The Maine Senate has passed a bill that would require the state, including the $16.7 billion Maine Employees' Retirement System, Augusta, to divest from fossil fuels.
The legislation says the state treasurer’s office and the pension fund’s board of trustees may not invest any assets in fossil-fuel-related companies, including the 200 largest publicly traded companies with fossil fuel reserves; any company that has as its core business the exploration, extraction, refining, processing or distribution of fossil fuels, or the construction or operation of fossil fuel infrastructure; and the 30 largest publicly traded owners of coal-fired power plants.
The bill, which passed 19-13 on Tuesday, requires divestment by Jan. 1, 2026. It passed Maine’s House of Representatives 80-57 on June 3.
Exempt from the divestment are short-term investment funds that commingle commercial papers or futures, according to text of the bill.
Until the date of divestment, the state treasurer's office and the pension fund's board of trustees would be required to provide annual reports to a joint standing committee of the Maine Legislature in 2023, 2024 and 2025 regarding the progress of divestment.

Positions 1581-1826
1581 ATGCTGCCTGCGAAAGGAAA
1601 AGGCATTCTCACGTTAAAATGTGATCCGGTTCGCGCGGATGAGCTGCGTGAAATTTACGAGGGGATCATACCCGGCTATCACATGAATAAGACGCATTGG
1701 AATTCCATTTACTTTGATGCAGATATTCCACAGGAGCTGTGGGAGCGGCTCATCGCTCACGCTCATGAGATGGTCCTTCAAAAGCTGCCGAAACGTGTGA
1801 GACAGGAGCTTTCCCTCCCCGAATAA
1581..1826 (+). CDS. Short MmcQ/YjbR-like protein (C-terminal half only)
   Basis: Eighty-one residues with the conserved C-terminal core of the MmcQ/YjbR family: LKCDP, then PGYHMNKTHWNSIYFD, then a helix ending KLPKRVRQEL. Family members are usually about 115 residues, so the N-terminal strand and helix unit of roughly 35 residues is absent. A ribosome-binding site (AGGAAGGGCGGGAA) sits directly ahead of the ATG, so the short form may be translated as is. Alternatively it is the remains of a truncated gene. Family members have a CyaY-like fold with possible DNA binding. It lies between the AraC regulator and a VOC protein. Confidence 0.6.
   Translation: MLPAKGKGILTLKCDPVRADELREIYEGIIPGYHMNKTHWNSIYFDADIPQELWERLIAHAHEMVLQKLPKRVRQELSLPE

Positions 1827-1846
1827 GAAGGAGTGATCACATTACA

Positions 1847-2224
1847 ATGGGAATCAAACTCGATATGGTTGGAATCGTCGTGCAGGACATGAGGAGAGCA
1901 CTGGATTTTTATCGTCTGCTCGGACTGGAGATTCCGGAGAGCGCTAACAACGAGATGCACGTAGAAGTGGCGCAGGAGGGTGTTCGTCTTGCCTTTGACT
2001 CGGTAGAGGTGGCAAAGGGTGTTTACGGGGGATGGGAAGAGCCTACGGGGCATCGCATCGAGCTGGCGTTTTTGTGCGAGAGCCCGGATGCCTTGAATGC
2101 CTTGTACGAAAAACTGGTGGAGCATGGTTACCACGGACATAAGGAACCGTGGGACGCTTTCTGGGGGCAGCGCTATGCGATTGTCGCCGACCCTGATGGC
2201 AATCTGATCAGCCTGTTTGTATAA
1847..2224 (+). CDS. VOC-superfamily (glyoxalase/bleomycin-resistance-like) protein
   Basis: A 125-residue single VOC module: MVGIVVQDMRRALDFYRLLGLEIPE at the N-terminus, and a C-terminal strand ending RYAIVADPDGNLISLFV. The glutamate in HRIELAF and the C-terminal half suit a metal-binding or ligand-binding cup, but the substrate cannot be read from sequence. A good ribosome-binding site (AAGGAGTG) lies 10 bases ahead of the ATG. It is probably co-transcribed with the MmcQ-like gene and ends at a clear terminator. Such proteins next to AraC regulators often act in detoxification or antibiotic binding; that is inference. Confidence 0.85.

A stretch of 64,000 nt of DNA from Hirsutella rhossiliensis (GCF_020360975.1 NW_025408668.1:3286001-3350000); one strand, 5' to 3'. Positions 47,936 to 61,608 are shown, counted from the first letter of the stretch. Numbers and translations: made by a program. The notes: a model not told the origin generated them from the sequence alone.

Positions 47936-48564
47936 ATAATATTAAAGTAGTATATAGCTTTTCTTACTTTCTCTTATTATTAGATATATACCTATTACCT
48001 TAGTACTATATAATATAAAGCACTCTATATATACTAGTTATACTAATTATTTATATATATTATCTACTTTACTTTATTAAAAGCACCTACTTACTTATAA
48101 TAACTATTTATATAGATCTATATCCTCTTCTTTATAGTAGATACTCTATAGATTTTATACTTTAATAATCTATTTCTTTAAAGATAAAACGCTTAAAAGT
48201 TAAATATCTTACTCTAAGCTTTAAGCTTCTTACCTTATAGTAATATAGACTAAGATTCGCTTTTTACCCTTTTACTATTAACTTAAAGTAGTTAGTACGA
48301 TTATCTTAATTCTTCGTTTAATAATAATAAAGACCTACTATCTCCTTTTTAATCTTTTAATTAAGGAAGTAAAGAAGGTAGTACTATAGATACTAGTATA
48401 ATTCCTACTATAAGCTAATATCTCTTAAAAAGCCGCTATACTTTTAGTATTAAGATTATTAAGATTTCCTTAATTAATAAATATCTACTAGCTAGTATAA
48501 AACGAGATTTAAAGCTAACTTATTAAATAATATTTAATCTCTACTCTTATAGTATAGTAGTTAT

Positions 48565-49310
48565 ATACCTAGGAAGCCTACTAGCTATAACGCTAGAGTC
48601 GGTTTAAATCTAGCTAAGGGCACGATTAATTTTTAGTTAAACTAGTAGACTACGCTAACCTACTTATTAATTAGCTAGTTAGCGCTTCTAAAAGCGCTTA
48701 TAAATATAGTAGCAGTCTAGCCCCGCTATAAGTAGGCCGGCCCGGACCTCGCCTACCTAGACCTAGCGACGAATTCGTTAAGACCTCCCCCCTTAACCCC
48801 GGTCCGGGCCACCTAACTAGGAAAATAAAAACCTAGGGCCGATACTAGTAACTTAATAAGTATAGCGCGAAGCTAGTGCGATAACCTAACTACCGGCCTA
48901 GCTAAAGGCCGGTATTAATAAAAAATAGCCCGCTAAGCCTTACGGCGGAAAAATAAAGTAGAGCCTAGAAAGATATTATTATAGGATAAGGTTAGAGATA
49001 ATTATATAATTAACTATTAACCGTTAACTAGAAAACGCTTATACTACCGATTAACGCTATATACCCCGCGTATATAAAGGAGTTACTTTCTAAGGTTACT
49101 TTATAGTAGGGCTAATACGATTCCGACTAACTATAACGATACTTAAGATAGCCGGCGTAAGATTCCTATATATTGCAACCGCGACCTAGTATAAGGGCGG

In Feb. 10 testimony from MainePERS Executive Director Sandra J. Matheson posted on the pension fund's website, Ms. Matheson said the pension fund opposes the bill and divestment because the Maine Constitution "prohibits the investment of this money by MainePERS or the Legislature for any purpose other than to pay member pensions."
"Simply put," Ms. Matheson wrote, "MainePERS is entrusted and restricted by law to make investment decisions which are in the best financial interest and only the best financial interest of paying pensions."
According to a separate memo on MainePERS' website, the pension fund's total energy and utilities sector holdings totaled $1.27 billion as of Dec. 31, about 7.7% of the total fund at that time.
Representatives for Gov. Janet T. Mills could not be reached for further information whether she intends to sign the bill.